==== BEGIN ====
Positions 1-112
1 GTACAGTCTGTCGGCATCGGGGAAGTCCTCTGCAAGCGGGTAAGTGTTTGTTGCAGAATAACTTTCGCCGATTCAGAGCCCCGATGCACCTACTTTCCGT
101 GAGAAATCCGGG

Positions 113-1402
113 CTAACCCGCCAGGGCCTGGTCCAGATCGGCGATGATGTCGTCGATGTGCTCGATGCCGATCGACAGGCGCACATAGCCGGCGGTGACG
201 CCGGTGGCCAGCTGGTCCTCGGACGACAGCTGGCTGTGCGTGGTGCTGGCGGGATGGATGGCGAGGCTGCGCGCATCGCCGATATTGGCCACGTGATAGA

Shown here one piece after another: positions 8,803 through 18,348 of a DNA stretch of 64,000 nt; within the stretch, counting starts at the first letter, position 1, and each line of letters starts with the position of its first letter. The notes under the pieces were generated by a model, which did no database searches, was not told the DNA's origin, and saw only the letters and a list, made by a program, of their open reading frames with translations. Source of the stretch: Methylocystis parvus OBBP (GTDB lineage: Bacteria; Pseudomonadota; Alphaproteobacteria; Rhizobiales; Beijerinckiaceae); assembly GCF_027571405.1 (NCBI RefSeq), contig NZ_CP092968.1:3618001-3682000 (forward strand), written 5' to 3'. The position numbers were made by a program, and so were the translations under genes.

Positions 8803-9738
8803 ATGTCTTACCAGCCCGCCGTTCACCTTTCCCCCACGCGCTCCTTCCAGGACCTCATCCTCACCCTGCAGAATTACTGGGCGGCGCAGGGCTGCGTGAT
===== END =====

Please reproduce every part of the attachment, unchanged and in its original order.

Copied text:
Positions 1-112
1 GTACAGTCTGTCGGCATCGGGGAAGTCCTCTGCAAGCGGGTAAGTGTTTGTTGCAGAATAACTTTCGCCGATTCAGAGCCCCGATGCACCTACTTTCCGT
101 GAGAAATCCGGG

Positions 113-1402
113 CTAACCCGCCAGGGCCTGGTCCAGATCGGCGATGATGTCGTCGATGTGCTCGATGCCGATCGACAGGCGCACATAGCCGGCGGTGACG
201 CCGGTGGCCAGCTGGTCCTCGGACGACAGCTGGCTGTGCGTGGTGCTGGCGGGATGGATGGCGAGGCTGCGCGCATCGCCGATATTGGCCACGTGATAGA

Shown here one piece after another: positions 8,803 through 18,348 of a DNA stretch of 64,000 nt; within the stretch, counting starts at the first letter, position 1, and each line of letters starts with the position of its first letter. The notes under the pieces were generated by a model, which did no database searches, was not told the DNA's origin, and saw only the letters and a list, made by a program, of their open reading frames with translations. Source of the stretch: Methylocystis parvus OBBP (GTDB lineage: Bacteria; Pseudomonadota; Alphaproteobacteria; Rhizobiales; Beijerinckiaceae); assembly GCF_027571405.1 (NCBI RefSeq), contig NZ_CP092968.1:3618001-3682000 (forward strand), written 5' to 3'. The position numbers were made by a program, and so were the translations under genes.

Positions 8803-9738
8803 ATGTCTTACCAGCCCGCCGTTCACCTTTCCCCCACGCGCTCCTTCCAGGACCTCATCCTCACCCTGCAGAATTACTGGGCGGCGCAGGGCTGCGTGAT